Tuesday, May 17, 2016

Boris Johnson buried report on air pollution near London schools

From the Guardian today:
An air quality report that was not published by Boris Johnson while he was mayor of London demonstrates that 433 schools in the capital are located in areas that exceed EU limits for nitrogen dioxide pollution – and that four-fifths of those are in deprived areas. 
The report, Analysing Air Pollution Exposure in London, said that in 2010, 433 of the city’s 1,777 primary schools were in areas where pollution breached the EU limits for NO2. Of those, 83% were considered deprived schools, with more than 40% of pupils on free school meals. 
A spokeswoman for Johnson’s successor, Sadiq Khan, said the new mayor could not understand why the research had not been published when it was completed more than two-and-a-half years ago.
This reminds me of the campaign to end the use of lead in petrol.

I remember once hearing Des Wilson, who spearheaded it, saying that the key to victory was getting the research published. So damning was it that, once it was in the public domain, the battle was effectively over.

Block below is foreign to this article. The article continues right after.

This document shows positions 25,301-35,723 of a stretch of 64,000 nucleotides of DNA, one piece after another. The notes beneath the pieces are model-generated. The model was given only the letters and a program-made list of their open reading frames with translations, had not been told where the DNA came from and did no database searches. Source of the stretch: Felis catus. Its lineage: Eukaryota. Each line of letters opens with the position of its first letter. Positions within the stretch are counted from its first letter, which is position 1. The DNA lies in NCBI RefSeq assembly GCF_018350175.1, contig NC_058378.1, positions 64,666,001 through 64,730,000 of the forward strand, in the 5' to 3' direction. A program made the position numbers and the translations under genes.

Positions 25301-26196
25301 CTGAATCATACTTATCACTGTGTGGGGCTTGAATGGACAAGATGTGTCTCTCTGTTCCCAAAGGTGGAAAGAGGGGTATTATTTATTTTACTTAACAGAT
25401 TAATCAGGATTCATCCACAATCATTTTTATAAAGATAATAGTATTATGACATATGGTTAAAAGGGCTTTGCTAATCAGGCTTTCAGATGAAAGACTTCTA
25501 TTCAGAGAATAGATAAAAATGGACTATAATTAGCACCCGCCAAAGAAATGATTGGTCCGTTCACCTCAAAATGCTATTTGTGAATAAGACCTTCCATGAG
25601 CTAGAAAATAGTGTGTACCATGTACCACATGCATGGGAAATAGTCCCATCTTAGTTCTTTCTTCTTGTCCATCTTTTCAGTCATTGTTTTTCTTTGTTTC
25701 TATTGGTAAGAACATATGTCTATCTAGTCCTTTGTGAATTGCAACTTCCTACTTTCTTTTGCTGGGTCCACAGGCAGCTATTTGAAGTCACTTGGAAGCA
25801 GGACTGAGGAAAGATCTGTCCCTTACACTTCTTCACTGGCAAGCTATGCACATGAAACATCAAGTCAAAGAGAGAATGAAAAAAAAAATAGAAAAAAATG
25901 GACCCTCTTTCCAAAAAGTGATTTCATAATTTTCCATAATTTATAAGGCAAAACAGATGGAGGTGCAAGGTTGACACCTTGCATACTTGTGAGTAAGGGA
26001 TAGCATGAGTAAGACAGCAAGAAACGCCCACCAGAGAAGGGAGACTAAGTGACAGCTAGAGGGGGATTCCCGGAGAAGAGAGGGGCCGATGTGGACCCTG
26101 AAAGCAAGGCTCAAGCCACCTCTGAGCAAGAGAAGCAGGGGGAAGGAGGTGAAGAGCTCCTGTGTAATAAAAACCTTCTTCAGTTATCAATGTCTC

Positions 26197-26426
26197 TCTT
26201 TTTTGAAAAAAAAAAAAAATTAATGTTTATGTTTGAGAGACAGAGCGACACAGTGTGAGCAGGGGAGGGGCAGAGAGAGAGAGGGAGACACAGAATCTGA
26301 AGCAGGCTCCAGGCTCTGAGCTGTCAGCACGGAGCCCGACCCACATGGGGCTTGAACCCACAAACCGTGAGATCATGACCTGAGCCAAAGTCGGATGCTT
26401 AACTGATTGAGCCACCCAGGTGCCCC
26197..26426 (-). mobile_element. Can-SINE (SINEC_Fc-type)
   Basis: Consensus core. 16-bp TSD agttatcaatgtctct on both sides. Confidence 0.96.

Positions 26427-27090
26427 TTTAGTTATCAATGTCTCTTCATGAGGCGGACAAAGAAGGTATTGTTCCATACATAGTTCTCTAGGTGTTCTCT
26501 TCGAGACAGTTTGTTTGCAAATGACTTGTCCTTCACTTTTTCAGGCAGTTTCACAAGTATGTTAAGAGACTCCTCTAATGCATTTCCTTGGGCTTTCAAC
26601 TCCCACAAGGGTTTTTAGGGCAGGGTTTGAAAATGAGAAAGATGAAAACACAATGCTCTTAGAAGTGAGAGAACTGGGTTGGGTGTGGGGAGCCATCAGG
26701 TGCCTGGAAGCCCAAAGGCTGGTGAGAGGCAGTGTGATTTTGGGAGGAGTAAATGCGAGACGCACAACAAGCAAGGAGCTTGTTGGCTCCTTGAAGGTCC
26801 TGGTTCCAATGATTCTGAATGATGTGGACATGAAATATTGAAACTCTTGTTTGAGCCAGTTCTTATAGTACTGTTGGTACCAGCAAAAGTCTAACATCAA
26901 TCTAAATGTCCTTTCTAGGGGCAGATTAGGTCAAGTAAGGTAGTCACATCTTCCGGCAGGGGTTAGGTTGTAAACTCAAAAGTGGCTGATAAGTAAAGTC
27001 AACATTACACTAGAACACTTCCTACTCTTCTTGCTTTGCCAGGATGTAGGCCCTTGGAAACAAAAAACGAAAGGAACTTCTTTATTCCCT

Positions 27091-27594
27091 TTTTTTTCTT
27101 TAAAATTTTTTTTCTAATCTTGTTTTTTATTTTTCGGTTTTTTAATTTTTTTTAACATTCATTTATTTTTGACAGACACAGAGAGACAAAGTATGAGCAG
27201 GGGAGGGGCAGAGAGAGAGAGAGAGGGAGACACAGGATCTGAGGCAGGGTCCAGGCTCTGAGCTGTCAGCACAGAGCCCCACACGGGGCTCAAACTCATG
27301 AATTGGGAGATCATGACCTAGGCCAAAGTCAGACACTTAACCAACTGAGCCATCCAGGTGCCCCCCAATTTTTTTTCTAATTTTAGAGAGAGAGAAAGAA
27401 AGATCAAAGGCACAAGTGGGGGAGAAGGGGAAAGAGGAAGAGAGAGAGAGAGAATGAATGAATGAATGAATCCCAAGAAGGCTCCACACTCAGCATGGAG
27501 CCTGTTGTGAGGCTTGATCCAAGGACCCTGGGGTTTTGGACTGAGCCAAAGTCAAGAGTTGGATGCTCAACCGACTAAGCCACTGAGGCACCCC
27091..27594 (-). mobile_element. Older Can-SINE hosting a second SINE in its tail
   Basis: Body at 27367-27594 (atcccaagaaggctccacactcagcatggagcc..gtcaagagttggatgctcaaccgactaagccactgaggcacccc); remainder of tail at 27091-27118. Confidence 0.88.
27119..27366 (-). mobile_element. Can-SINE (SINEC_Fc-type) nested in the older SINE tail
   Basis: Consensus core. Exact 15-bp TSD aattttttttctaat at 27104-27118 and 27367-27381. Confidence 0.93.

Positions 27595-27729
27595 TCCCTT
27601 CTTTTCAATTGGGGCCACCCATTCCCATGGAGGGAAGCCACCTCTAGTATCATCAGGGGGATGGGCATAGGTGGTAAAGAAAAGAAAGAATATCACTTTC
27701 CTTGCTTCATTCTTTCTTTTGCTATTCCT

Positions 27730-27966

It has been argued, incidentally, that the fall in juvenile offending in recent years can be put down to the removal of lead, and its damaging effect on the brain, from the environment.

1 comment:

Phil Beesley said...

It's a bit more complicated than getting information reported. Once people have data, they have to know how to use it, to feel free to argue.

In the case of leaded petrol, it was known that the quantity of tetraethyl lead added to pump petrol was more than was needed to prevent knocking and valve damage in engines. The level could have been cut by two thirds without engine damage, reducing lead pollution by petrol engines by a similar amount. Thousands of members of the international Society of Automotive Engineers would have been aware of this. Lead pollution could have been reduced years earlier than the requirement for lead free petrol for new cars.

When lead free petrol and cars were introduced in Europe, manufacturers picked a low octane fuel (92 RON) copying USA practice of the 1970s. Alas 92 RON fuel requires a lower compression ratio (and/or less advanced ignition) resulting in lower efficiency. Thankfully, technology and wiser heads allowed a move to 95 RON fuel which most cars use today.

No doubt many SAE members considered that some NOx and particulate emission claims for diesel engines differed from their own experience. But an engineer would have had to be very bold to speak out against big manufacturers (see also Dr Ben Goldacre and the medical profession).

London itself has contributed to the pollution problem. Tall buildings, mirrored surfaces, underground cooling and ventilation systems pumping out warm humid air etc reduce the ability for NOx to transform to less harmful compounds.